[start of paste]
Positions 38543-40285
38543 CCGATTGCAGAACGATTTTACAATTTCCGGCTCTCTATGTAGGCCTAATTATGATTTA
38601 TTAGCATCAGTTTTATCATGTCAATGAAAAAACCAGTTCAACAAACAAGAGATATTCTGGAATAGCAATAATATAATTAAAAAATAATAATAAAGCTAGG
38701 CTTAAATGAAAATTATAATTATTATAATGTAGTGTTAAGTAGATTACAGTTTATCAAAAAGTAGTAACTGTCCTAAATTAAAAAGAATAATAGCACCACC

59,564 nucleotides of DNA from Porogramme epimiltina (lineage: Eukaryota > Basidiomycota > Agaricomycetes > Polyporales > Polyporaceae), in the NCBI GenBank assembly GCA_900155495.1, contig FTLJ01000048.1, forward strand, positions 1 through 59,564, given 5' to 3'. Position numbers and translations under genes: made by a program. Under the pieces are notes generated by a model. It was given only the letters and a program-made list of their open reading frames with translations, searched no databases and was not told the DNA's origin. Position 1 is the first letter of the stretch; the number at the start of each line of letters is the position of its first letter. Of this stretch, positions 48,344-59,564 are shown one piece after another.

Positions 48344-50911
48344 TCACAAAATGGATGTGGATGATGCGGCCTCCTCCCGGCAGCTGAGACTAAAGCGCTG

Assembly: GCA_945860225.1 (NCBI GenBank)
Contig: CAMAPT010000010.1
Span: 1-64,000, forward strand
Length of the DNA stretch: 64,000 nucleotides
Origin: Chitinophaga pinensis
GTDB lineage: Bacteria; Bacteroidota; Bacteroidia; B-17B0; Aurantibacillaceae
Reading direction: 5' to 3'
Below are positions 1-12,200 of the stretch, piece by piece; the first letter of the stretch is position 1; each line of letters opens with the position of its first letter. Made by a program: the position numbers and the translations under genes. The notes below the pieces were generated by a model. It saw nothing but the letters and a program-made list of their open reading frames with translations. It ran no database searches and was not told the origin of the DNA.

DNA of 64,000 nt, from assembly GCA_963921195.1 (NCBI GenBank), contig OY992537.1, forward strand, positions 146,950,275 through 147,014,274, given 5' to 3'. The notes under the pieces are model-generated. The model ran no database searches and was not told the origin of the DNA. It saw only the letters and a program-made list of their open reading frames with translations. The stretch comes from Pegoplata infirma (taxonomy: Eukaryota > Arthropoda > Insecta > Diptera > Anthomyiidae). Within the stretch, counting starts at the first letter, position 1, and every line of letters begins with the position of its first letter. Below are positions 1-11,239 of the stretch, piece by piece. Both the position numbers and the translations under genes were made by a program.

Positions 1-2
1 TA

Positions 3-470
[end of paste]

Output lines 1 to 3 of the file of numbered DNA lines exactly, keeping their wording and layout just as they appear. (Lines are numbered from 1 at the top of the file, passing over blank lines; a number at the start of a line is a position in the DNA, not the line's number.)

Positions 38543-40285
38543 CCGATTGCAGAACGATTTTACAATTTCCGGCTCTCTATGTAGGCCTAATTATGATTTA
38601 TTAGCATCAGTTTTATCATGTCAATGAAAAAACCAGTTCAACAAACAAGAGATATTCTGGAATAGCAATAATATAATTAAAAAATAATAATAAAGCTAGG